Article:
Witnessing violence or aggression is also a perceived threat….Witnessing the thoughts and attitudes of the abuser/controller is threatening and intimidating, knowing that we will be the target of those thoughts in the future.

    First, there is the constant threat of losing what one has gained if one does not continue to play the game.  No one want to end up being the lead character in a re-enactment of a Death of a Salesman. 

    And for those who have been economically fortunate, it is also too easy to witness those who have been discarded by the system, forgotten, and left to the violence of the streets. The foreclosed homes, the shut down factories, the food lines. Better to just play the game.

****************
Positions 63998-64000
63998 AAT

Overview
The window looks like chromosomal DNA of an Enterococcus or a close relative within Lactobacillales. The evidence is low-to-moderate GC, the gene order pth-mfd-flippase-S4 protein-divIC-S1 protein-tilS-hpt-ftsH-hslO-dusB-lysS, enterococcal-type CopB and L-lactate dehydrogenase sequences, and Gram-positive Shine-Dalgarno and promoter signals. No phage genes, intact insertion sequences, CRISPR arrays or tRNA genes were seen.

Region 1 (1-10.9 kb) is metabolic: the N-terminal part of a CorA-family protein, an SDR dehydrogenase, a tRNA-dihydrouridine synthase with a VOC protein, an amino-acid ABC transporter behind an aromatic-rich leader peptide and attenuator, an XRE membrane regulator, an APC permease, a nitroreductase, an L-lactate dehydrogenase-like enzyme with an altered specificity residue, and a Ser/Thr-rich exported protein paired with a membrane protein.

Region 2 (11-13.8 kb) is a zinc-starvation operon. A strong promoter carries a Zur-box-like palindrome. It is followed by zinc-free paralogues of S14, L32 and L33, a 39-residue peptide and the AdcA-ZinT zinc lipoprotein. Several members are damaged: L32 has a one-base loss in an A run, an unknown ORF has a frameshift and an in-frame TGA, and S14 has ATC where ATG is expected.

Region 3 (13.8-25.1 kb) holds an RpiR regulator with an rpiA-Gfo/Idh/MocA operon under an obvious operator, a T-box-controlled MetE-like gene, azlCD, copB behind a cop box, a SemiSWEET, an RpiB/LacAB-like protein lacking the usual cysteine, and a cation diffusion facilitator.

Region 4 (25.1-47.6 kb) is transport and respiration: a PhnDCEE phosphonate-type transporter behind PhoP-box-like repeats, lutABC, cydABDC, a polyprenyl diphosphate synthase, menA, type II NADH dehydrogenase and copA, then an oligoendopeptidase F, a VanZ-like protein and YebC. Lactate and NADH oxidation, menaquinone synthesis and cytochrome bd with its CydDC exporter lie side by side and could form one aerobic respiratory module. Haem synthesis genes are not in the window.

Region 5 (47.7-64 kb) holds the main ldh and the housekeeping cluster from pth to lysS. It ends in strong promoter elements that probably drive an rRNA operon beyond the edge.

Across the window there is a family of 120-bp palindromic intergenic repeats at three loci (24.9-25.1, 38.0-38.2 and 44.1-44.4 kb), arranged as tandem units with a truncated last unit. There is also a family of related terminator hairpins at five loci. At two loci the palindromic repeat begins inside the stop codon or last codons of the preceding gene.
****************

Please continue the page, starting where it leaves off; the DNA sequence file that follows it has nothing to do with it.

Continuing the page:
Second, there is the threat to those who choose to resist or push back on the system and the status quo.  Aside from the perception of having to give up and leave behind what they have achieved in order to join the struggle, there is the belief that some undesirable punishment would be a consequence, like jail time or pepper spray. And it  isn't jus the government.  

    Many grassroot community groups who have tried to stand in the way of corporations have been slapped with lawsuits.  Even in cases where the community groups would have eventually won the case, they lack the financial resources to endure the drawn out court battles the corporations’ team of lawyers are able to throw at them.


    2. The presence of a perceived small kindness from the abuser to the victim